A dermatologist and nutritionist weigh in.
The notion that what you eat has an effect on your skin isn’t anything new. Not by a long shot. But knowing exactly what could cause your skin to freak out into an oily, shiny mess by 3:00 PM isn’t so cut-and-dried. Which is why we asked two experts, dermatologist Dr. Whitney Bowe and nutritionist and multi-time New York Times best-selling author, Kimberly Snyder, what foods to avoid and which to eat to get glowing, not greasy, skin.
Foods That Cause a Shiny Face
“If you have oily skin, you should seek to avoid high-glycemic-index foods and refined carbs like pretzels, dried fruit, cold cereal, white bread, and white pasta,” Dr. Bowe explains. “High-glycemic-index foods trigger a cascade of hormonal signals that include elevation of IGF-1 (insulin-like growth factor 1). This cascade of events triggers inflammation and excessive sebum production in the skin.”
Snyder pointed to dairy. “Dairy contains hormones that can lead to inflammation and toxins that promote oily skin,” suggests Snyder. “Avoid bad fats such as fried or cooked oils, vegetable oils, excessive animal fats, as these foods tax the liver and have skin-damaging effects.”
Instead Go For...
Of course, Dr. Bowe says you should go for the opposite of the high-glycemic foods. “Studies show that when you replace these foods with low-glycemic-index alternatives, it actually decreases the size of the sebaceous glands—thus [producing] less oil and less acne,” she says. Snyder’s recommendation sounds like you should plan on some salads. “Consume foods with beauty fats, such as chia seeds, walnuts, sesame seeds, hemp, or flax seeds, which contain omega-3 fatty acids,” says Snyder. “These should be eaten with green-leafy salads to ease digestion. Cucumbers are high in enzyme-charged water, B vitamins, nutrients, and electrolytes to build skin radiance from within. The naturally filtered, enzyme-rich water in cucumbers makes them an excellent hydrator that has a natural cooling effect on the skin.”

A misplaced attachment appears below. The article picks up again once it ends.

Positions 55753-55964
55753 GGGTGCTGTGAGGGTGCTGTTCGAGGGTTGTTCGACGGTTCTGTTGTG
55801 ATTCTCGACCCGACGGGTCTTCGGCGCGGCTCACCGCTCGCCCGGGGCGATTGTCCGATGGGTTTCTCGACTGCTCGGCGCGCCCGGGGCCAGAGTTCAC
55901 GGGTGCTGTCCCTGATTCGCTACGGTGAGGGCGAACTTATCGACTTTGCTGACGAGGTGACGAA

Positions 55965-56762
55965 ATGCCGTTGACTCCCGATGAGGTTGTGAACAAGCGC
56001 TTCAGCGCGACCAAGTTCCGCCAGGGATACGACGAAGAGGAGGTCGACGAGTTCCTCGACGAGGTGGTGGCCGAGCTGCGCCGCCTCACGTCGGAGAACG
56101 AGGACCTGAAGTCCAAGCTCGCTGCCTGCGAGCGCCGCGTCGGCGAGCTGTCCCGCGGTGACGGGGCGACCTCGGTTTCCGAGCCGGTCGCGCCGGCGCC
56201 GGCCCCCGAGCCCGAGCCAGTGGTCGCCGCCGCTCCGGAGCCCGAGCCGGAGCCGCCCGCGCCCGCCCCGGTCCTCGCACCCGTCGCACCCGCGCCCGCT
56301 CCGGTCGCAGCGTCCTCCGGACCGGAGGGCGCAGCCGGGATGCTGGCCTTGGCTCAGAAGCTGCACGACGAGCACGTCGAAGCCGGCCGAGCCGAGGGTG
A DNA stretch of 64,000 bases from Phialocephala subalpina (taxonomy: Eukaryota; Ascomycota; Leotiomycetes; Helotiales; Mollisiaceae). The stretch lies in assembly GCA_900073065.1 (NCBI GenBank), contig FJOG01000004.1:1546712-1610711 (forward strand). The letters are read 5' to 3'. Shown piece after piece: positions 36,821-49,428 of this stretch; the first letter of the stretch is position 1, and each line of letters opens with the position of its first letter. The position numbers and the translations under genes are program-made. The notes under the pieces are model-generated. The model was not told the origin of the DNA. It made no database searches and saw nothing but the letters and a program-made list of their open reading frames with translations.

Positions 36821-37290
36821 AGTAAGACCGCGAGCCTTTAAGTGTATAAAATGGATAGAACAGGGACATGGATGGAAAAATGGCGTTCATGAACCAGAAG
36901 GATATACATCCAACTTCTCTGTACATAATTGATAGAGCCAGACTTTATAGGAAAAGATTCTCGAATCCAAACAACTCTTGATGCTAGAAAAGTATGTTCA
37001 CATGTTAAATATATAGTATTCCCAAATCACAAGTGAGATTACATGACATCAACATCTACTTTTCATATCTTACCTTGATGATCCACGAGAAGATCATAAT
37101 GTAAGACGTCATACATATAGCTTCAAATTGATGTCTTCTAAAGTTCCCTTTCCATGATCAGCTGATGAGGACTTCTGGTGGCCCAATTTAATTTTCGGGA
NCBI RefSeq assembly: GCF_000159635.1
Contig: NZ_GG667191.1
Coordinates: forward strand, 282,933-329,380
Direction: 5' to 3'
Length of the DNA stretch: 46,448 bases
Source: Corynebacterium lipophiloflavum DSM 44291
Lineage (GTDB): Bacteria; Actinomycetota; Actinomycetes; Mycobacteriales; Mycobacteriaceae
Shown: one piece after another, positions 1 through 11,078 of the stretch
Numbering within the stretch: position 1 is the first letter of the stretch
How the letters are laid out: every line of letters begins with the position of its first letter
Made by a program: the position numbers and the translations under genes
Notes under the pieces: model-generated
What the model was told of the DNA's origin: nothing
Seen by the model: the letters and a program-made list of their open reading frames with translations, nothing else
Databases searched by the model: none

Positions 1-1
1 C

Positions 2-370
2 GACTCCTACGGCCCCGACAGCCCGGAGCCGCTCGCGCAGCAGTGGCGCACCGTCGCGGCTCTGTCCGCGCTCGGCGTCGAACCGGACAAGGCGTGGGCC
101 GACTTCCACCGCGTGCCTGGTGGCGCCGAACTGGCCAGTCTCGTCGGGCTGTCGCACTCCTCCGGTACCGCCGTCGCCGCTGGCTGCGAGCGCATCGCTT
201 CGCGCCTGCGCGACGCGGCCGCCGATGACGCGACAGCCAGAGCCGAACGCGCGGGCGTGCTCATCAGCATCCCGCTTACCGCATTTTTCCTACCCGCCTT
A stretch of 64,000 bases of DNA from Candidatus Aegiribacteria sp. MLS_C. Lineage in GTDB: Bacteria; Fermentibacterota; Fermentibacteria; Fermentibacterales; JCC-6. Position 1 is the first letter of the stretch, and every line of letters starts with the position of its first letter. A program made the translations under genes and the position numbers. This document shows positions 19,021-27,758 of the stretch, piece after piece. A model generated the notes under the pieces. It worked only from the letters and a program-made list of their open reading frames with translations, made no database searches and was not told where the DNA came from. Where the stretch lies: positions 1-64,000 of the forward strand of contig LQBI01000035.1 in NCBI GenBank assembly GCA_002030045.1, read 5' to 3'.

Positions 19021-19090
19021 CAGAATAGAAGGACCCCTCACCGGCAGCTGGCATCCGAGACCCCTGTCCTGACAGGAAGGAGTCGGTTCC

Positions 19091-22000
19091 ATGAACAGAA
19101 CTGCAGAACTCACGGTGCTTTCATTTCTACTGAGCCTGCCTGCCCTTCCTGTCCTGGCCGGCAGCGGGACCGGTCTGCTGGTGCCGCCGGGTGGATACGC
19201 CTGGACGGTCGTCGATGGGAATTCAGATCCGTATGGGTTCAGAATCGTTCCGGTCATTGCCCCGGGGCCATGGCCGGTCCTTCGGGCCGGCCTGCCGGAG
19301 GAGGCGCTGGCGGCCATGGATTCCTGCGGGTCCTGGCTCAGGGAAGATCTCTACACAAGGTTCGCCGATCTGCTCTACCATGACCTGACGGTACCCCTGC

Photo: Bag, Loewe
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